Plan for Tomorrow | Ideas on how to talk about financial planning with your family
A family video conferences with grandparents for the holidays.

Ideas on how to talk about financial planning with your family

Sep 20, 2023, 7:50:31 PM | Reading Time: 6 minutes

Values are the glue that holds your family together. It’s important to share, document, and celebrate those values so that when the time comes, your family will continue living out the legacy you established. Those values may include how you handle your finances as a family, so it can be important to be open when discussing money with the people you love. Talking about financial planning can sometimes make people feel uncomfortable, but meeting with your spouse, children, or grandchildren to discuss financial decisions can better prepare your family for the future.

If you’re ready to have a family meeting, consider these tips to help you start the conversation.

Before the meeting

Identify the main topic

Don’t try to cover every financial topic at once. Instead, you can focus on one issue that’s important or recent. Sticking to one topic can help keep the conversation focused, and prevent family members from feeling overwhelmed.

Decide who should be involved

For the initial meeting, you may want to keep the discussion small. Who you invite depends on the sensitivity of the topic, as well as factors such as family structure and distance. It’s a good idea to only involve the key people in the first meeting. You can always expand the circle in subsequent meetings. If you aren’t sure who to involve, consider asking for input from your financial professional.

Write down what you hope to accomplish

When you have financial discussions with your family, the goal should be to make some kind of agreement or promise on the topic presented. Achieving this could take several meetings, so it’s important to be patient.

Create an agenda

You could ask your family what they think would be beneficial to cover in the meeting and then write down those points. The finished agenda then can be shared with your loved ones in advance.

Consider spending time with your family beforehand

To help ease tensions before the meeting, you may want to plan a dinner to help “break the ice.”

Talk to your financial professional

Before the meeting, you may want to get some advice from a financial professional and discuss the family meeting goals.

Schedule the meeting

Timing your meeting is important. You may want to avoid having financial conversations during big events, such as holidays, as they can be stressful. Instead, you could choose a moment when everyone is in a good place in their lives. Pick a date that works for all your desired attendees and a neutral, comfortable location.

Meet and communicate

Talking about finances can feel strange, so it can be important to do it in a way that’s pleasant and agreeable for all involved. When you meet with your family, it’s important to lead the conversation in an open, honest, and focused way.

  • You may want to keep the first conversation simple and focused, and ease into the discussion.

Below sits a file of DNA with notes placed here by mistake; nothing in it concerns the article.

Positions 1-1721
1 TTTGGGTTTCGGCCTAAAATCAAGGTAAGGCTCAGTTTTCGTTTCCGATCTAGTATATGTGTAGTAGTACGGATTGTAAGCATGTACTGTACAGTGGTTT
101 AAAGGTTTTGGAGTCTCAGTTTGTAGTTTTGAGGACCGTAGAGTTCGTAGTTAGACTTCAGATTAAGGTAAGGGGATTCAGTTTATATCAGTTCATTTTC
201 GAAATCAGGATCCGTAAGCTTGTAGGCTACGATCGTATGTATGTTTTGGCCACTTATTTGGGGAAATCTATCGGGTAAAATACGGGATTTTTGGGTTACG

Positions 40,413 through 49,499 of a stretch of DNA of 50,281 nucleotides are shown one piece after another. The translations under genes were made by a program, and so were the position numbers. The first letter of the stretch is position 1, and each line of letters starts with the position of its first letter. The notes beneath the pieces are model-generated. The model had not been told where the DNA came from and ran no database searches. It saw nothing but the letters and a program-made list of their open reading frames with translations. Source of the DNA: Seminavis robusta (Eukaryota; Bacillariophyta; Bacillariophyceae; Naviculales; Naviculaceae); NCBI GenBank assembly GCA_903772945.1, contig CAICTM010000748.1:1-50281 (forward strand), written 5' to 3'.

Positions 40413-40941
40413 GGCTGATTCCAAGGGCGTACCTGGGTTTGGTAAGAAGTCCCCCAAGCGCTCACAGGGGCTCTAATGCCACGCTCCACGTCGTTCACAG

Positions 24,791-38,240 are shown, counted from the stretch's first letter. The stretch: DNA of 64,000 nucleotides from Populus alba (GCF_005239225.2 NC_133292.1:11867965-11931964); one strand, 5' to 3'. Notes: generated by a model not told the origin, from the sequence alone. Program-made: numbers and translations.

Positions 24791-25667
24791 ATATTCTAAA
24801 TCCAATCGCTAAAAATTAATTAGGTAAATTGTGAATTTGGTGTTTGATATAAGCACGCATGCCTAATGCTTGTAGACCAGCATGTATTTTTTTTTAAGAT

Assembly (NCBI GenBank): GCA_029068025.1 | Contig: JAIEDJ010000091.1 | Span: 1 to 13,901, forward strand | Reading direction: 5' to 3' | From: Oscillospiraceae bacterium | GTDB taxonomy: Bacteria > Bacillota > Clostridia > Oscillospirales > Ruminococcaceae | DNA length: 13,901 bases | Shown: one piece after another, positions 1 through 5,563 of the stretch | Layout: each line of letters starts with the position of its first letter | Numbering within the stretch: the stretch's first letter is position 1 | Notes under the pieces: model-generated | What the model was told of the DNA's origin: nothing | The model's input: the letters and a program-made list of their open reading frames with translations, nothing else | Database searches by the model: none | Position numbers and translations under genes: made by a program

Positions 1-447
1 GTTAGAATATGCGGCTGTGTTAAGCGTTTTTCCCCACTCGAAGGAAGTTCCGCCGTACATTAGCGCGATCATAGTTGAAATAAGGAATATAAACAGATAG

• You may also want to assume you’ll have multiple conversations. Don’t expect that everyone will be in agreement or that you have a full-proof plan after one meeting.
  • You could celebrate your family mission, vision, values, and opportunities when discussing finances. Making decisions about the future together is a good thing!

Keep emotions in check

Talking about money, especially when the conversation is focused on estate planning or end-of-life decisions, can stir up a lot of emotions in people. Here are some suggestions to help keep emotions manageable during your family finance discussions:

  • Make a point to listen to what everyone has to say.
  • Avoid judgment. If a family member has an opinion you disagree with, don’t dismiss that person or belittle his or her ideas.
  • Help your loved ones emotionally invest in the plan to ensure they’re good stewards of your wealth, charitable giving desires, and legacy plans.
  • End the meeting early, if necessary. You don’t need to cover everything in the first meeting. If people start to get upset or fatigued by the conversation, or the meeting isn’t productive, hit the pause button and try having a conversation another time.

After the meeting

When your family meeting concludes, it’s important to help ensure the discussion continues and your loved ones stay informed. Here are some ideas you could do after your meeting:

  • Decide what follow-up information you may need to provide your family.
  • Document what went well in the meeting and what didn’t.
  • Ask your family members for input about the meeting.
  • Decide when the next meeting will be and what topic will be discussed.
  • Determine what needs to be communicated in the next few follow-up meetings.
  • Determine the frequency, attendees, and their roles for future meetings.

Talk to a financial professional

A financial professional can offer support and guidance from the beginning to the end of your family finance discussions. They can also help you navigate the unique challenges that may arise before and during your meeting. You may also want to introduce family members to your financial professional to help create an enhanced level of trust, better communication, and a greater understanding of your plans.

The term financial professional is not intended to imply engagement in an advisory business in which compensation is not related to sales. Financial professionals that are insurance licensed will be paid a commission on the sale of an insurance product.


REV 3/2023